Friday, January 18, 2013

Guest Post by Patrick W. Carr

Who are these guys? A brief guide to epic fantasy characters.

When I started writing “A Cast of Stones,” my first real effort at epic fantasy, I knew I would have to create memorable characters within the expected conventions of the genre. The challenge is how to tell the story that has familiar themes and yet do it with characters that still seem fresh. For those of you who are still new of relatively new to the genre, the types fall into some fairly consistent patterns. The example of the most clearly delineated character types may be “The Belgariad” written by David Eddings back in the 1980’s. It’s a fun read and I would recommend it to anyone who wishes to make a study of what makes epic fantasy good and fun.

Now, on to the types.

The Hero or Heroine:

The main character and without a doubt the most important character. If you can’t make this character sympathetic, you’ve lost your audience. Even in tales that use an anti-hero, you have to give the reader something with which to empathize. A great example of this is Stephen R. Donaldson’s “Chronicles of Thomas Covenant.” His main character rapes a sixteen-year-old girl. The challenge of keeping the reader engage with the main character must have been considerable. Donaldson manages to pull it off.

The hero in my book is Errol. He’s been orphaned in a unique way and he’s a drunk. This wasn’t lightly done, but I felt I needed a very visual struggle with my protagonist to highlight the themes of the story.

The Father Figure: Sometimes this is the real father, but is more likely someone who steps into that role. There may be more than one. In my book the role is filled by Martin, which is kind of cool because he’s a priest. He’s already a “father,” get it? I crack myself up sometimes.

The Mentor: This personality is easy to spot in any epic fantasy because this is the person who teaches the protagonist how to fight. Think Sirius Black in “Harry Potter” or Lan in “The Wheel of Time.” In my book the role is most prominently filled by the farmer, Rale. A secondary mentor is a surprise because I chose a woman, Rokha, who is just a bit older than Errol himself.

The Love Interest:

Some books, fantasy or otherwise, have characters with several love interests. Rand Al’Thor has three in “The Wheel of Time” and Dancy has three in “Atlas Shrugged.” I enjoyed both books, but chose to stick to a single love interest because I really wanted to develop that relationship.

My character’s love interest is Adora. She’s the niece of the king and of course she’s totally unapproachable. It wouldn’t be a good fantasy if our hero’s love interest wasn’t hopeless in some way.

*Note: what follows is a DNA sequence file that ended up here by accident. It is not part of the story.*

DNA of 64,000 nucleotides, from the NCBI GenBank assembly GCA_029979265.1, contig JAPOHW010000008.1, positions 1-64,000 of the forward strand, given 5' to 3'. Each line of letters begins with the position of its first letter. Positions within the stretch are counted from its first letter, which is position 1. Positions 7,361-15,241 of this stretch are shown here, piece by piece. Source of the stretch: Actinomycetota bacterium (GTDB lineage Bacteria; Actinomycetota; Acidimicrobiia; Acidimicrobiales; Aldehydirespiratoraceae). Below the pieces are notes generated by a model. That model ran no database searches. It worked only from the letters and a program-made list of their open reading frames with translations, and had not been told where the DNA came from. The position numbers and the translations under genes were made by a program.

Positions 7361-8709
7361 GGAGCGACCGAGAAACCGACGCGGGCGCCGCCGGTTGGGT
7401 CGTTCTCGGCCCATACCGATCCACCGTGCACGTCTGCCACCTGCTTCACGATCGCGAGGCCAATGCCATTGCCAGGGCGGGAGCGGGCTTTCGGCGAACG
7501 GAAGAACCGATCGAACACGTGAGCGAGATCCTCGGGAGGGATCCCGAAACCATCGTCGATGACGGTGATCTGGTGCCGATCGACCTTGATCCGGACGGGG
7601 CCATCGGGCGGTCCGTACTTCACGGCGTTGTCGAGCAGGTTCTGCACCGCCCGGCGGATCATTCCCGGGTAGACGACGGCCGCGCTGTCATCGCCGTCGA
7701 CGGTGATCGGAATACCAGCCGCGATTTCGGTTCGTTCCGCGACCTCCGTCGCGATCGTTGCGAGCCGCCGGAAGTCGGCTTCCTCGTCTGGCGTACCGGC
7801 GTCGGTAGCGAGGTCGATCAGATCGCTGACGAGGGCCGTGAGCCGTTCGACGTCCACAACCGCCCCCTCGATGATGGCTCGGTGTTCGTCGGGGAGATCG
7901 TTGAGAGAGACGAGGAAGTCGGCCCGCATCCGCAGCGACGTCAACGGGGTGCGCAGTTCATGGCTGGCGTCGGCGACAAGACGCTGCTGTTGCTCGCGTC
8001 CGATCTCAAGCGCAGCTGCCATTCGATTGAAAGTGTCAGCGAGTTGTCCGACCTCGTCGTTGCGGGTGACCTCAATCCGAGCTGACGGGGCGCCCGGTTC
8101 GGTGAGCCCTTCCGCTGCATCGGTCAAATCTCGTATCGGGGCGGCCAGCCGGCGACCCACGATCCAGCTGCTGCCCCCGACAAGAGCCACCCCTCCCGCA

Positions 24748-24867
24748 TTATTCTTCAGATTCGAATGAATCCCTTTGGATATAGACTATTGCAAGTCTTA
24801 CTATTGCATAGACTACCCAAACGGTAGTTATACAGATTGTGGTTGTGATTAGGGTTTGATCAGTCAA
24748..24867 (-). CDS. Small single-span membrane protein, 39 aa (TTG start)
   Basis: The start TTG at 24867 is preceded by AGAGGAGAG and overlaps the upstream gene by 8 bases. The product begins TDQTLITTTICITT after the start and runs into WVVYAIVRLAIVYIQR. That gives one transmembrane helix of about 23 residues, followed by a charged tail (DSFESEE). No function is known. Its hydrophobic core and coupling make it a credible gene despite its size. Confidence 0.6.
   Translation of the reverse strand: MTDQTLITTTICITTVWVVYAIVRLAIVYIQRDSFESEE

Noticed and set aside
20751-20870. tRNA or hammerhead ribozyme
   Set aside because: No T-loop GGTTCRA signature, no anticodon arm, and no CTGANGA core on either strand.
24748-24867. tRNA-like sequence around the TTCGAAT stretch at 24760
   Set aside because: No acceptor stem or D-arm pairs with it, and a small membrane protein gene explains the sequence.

The Comic Relief:

Somebody’s got to break up the tension. Think Ron Weasely in the Harry Potter series or Pippin and Meriadoc in “The Lord of the Rings.” This character may be the toughest to write because they have to be funny without being so over the top that they become unrealistic. I chose Cruk to fill this role early in “A Cast of Stones” but also use my main character as well. I really enjoyed writing Cruk because he comes across as this sour, crusty kind of drill instructor type who always says what’s on his mind. Seriously, he cracks me up.

The Villain:

The badder the better, but we need to know what drives him. He may or may not be a point-of-view character and how much space he’s given varies widely. For example, Lord Voldemort romps across the pages of the entire Harry Potter series. However, Shaitan, the ultimate villain in the massive “Wheel of Time” (14 books of at least 800 pages each), is given relatively little in the way of word count.

In “A Cast of Stones” my villain is…well, we’ll have to hold out on that one, but he’s bad. Really.

There are other roles to fill, but these are the main ones. The trick is to find a way to make your characters special to the reader. I approached “The Staff and the Sword” with the desire to make my characters complicated and realistic. I received a nice compliment early on when a reader told me “you write like a woman.” It took a bit for me to understand. She went on to explain that my characters were more complex and developed than she was used to seeing from male authors.

I hope you’ll feel the same way.

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